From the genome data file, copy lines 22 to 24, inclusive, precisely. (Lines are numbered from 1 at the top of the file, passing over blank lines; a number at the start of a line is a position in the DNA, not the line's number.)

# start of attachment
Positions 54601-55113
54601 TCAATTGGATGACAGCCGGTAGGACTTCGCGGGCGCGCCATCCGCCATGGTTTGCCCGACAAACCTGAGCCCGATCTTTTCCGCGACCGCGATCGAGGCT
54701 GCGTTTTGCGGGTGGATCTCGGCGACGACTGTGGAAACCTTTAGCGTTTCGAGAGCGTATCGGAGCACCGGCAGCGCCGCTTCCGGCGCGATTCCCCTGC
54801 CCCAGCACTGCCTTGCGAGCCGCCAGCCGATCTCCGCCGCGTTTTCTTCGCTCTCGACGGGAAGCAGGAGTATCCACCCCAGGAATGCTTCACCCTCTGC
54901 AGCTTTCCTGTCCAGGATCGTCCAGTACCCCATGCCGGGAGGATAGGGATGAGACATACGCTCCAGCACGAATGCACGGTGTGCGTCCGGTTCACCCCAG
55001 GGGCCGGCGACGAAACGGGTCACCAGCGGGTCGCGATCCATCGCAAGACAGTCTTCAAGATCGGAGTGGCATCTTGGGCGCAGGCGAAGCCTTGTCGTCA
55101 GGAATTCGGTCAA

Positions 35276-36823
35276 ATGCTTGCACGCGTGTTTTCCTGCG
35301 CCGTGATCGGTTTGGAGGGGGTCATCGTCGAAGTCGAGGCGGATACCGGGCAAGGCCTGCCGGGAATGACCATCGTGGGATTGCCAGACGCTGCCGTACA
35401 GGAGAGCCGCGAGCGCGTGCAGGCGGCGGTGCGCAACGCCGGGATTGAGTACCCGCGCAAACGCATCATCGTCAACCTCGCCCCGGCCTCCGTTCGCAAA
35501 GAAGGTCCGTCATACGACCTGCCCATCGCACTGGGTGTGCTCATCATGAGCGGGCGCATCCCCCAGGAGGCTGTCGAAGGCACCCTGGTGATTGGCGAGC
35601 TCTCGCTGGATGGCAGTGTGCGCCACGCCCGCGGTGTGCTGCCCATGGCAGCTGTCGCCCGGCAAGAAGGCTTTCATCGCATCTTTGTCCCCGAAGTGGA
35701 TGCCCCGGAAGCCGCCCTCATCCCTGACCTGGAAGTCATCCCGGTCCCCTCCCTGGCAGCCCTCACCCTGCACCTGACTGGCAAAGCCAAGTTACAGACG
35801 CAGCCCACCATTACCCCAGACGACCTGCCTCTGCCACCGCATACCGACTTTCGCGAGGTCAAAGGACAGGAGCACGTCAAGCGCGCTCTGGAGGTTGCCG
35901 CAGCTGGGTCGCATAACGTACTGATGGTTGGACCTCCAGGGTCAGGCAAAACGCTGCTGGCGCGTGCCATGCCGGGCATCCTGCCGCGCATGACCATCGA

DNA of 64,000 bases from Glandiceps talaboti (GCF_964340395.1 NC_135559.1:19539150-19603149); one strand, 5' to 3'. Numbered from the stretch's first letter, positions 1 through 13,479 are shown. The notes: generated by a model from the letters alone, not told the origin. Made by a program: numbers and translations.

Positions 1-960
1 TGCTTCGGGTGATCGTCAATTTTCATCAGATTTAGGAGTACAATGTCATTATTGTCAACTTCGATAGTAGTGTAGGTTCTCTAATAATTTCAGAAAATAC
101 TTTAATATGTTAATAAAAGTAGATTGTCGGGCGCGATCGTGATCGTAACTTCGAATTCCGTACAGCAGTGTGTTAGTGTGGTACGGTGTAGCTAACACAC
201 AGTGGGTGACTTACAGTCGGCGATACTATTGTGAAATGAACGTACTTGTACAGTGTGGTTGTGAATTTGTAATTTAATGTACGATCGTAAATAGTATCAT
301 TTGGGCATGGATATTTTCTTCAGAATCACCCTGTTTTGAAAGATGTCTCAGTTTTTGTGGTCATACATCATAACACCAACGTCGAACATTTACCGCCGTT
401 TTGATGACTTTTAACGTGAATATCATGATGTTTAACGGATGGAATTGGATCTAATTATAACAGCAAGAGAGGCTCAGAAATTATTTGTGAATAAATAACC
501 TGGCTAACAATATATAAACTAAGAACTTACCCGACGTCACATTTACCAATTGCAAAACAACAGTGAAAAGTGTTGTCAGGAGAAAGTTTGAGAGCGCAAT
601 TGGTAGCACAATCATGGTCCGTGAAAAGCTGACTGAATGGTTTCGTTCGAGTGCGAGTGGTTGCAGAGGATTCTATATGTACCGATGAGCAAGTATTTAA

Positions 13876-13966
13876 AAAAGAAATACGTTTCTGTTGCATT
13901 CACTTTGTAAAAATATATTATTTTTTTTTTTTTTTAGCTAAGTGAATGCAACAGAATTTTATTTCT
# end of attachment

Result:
301 TTGGGCATGGATATTTTCTTCAGAATCACCCTGTTTTGAAAGATGTCTCAGTTTTTGTGGTCATACATCATAACACCAACGTCGAACATTTACCGCCGTT
401 TTGATGACTTTTAACGTGAATATCATGATGTTTAACGGATGGAATTGGATCTAATTATAACAGCAAGAGAGGCTCAGAAATTATTTGTGAATAAATAACC
501 TGGCTAACAATATATAAACTAAGAACTTACCCGACGTCACATTTACCAATTGCAAAACAACAGTGAAAAGTGTTGTCAGGAGAAAGTTTGAGAGCGCAAT